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Ranking Member Jim Baird Opening Statement at R&T Subcommittee Hearing on SBIR and STTR

Feb 5, 2020
Opening Statement

Chairwoman Stevens, I appreciate you holding today’s hearing to review the SBIR and STTR programs.

I was proud to introduce H.R. 3774, the Small Business Innovation Research and Small Business Technology Transfer Improvements Act. 

I want to thank the Chairwoman for joining me in sponsoring the bill, and for advancing that effort with today’s legislative hearing.

America’s leadership in science and technology is critical to our economic and national security. Basic research supported with taxpayer dollars through the National Science Foundation, NASA, NIH, DOD, and other federal agencies has led to the key scientific discoveries that have created today’s world: the internet, wireless communications, life-saving medicines, lasers, and more.

If basic research produces the scientific fuel for innovation, risk-taking small businesses are the engines for converting knowledge into new products and services. Small businesses are the catalysts for economic growth, for producing good-paying jobs in our communities.

The SBIR and STTR programs help accelerate the commercialization of taxpayer-funded research into new products and services. They also help the Department of Defense and other federal agencies meet their research and development needs.

The SBIR and STTR programs are funded from set-asides of the extramural research budgets at federal agencies – 3.2% for SBIR grants and just less than half a percent for STTR. These set-asides sound small, but they amount to over $2.7 billion for SBIR and $368 million for STTR annually. This is a huge taxpayer investment, so it is important for Congress to ensure the programs are working.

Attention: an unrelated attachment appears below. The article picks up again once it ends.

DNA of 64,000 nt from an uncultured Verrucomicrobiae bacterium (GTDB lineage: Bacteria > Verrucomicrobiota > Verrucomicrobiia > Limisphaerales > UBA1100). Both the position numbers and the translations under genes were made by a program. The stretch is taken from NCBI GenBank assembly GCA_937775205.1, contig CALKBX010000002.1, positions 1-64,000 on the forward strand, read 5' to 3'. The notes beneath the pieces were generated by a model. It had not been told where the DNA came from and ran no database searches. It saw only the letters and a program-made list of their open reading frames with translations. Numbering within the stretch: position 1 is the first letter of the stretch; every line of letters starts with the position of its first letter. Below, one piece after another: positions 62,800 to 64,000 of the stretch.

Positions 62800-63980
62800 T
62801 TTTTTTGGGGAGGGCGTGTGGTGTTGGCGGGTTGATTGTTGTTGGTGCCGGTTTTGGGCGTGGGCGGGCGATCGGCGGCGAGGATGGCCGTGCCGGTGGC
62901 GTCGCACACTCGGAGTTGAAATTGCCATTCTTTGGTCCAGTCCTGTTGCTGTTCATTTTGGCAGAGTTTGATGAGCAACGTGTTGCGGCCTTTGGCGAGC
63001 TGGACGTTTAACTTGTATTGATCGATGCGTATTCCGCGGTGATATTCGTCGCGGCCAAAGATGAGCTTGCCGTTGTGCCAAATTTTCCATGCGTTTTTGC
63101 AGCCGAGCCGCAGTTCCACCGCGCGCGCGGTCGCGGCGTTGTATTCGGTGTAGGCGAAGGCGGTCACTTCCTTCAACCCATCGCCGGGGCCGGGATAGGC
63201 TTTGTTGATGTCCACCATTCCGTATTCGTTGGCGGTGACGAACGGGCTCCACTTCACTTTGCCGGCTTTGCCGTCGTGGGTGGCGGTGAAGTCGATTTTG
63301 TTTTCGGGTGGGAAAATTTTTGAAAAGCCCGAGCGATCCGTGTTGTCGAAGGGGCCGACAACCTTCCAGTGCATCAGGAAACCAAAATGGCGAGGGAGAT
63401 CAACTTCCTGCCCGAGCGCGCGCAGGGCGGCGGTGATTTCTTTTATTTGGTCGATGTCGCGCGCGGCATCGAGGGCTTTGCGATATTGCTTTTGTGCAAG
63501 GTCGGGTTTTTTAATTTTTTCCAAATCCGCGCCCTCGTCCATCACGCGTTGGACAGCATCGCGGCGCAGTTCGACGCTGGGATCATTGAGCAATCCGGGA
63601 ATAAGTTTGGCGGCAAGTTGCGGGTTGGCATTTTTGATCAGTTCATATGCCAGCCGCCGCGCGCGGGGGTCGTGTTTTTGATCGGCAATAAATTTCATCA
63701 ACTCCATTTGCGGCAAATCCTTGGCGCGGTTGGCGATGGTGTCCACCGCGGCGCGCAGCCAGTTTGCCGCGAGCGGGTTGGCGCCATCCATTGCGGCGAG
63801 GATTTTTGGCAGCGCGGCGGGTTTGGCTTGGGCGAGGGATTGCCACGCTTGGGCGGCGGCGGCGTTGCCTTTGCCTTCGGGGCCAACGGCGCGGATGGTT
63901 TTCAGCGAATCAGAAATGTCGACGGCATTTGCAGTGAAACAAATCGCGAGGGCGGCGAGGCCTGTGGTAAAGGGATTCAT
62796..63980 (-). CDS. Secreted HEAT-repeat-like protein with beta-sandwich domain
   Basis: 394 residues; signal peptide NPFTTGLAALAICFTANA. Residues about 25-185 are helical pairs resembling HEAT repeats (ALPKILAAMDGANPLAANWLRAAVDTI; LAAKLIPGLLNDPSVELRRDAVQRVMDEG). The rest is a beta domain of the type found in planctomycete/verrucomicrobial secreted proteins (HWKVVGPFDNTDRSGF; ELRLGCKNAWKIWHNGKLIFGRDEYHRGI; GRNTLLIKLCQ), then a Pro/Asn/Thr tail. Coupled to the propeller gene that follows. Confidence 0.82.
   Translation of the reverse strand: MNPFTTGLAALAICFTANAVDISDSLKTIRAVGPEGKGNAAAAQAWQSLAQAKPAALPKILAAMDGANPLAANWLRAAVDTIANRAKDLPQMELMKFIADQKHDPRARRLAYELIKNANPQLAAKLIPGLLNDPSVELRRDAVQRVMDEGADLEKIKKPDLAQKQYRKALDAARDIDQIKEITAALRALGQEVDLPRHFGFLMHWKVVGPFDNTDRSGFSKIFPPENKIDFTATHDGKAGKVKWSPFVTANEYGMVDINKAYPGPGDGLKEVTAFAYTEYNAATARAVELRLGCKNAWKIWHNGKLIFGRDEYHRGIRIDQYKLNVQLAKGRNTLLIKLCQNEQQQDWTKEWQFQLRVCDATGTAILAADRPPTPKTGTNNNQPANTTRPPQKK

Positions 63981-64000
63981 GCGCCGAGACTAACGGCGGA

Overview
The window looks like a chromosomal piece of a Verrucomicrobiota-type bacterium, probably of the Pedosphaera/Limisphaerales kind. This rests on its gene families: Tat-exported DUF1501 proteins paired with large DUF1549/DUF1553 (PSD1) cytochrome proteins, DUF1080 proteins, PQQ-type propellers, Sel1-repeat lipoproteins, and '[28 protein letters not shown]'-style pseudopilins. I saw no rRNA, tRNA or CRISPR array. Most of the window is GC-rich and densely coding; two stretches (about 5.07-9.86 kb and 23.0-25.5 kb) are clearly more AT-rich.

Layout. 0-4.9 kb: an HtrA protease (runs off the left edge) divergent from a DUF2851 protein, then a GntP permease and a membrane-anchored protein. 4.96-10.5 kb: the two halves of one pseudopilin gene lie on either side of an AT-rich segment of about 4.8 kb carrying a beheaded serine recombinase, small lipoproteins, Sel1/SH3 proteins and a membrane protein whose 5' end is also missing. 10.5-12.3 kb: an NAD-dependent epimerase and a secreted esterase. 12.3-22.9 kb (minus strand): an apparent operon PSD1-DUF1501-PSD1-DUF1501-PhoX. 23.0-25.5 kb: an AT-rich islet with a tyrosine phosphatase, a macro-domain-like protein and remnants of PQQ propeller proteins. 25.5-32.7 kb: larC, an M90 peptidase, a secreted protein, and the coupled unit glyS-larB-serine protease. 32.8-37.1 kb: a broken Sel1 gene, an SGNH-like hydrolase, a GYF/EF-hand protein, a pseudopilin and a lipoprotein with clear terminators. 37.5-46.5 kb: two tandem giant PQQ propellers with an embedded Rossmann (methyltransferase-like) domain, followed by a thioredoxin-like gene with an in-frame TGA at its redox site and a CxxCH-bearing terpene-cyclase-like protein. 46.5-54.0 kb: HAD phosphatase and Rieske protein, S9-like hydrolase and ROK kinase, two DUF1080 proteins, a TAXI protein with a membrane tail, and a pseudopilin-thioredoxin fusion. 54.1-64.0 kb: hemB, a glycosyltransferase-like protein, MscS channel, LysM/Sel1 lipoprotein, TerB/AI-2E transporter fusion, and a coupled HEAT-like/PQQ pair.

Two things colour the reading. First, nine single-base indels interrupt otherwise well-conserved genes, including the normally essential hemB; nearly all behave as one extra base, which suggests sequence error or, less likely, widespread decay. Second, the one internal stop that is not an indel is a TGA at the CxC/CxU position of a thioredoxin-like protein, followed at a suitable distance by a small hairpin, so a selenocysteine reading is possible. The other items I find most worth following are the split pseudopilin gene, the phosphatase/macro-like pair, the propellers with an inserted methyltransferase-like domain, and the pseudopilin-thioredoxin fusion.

My legislation takes steps to improve accountability. 

First, it reinforces the requirement that the Small Business Administration (SBA) give a comprehensive annual report of the SBIR and STTR programs to Congress and holds the Department of Defense (DoD) accountable to stimulate technological innovation.

The bill also sets priorities for the SBIR and STTR programs to stimulate manufacturing and cybersecurity products and services in the United States. The bill also extends flexibility given to agencies for innovative funding mechanisms under the SBIR and STTR programs.  

Congress acted to extend the SBIR and STTR programs through Fiscal Year 2022, but our work must continue to ensure the success of these programs. The SBIR and STTR programs are vital to helping our Hoosier small businesses and our nation. 

I am proud to have one of those Hoosier success stories on our panel today.  Dr. Johnny Park took basic research he developed in his lab at Purdue University, and started a company with the assistance of SBIR awards to develop his research. He created products for farmers and a thriving business that was then acquired.  I look forward to hearing his testimony today, as a great example of the innovation system in America.  

We must take every opportunity to strengthen investment in R&D so we can continue breaking boundaries and moving our economy forward. I’m proud to work with my colleagues to encourage innovation and give our businesses the resources they need to thrive.

I look forward to hearing ideas from our panel of witnesses of how we can continue to strengthen the SBIR and STTR programs. 

I yield back. 

116th Congress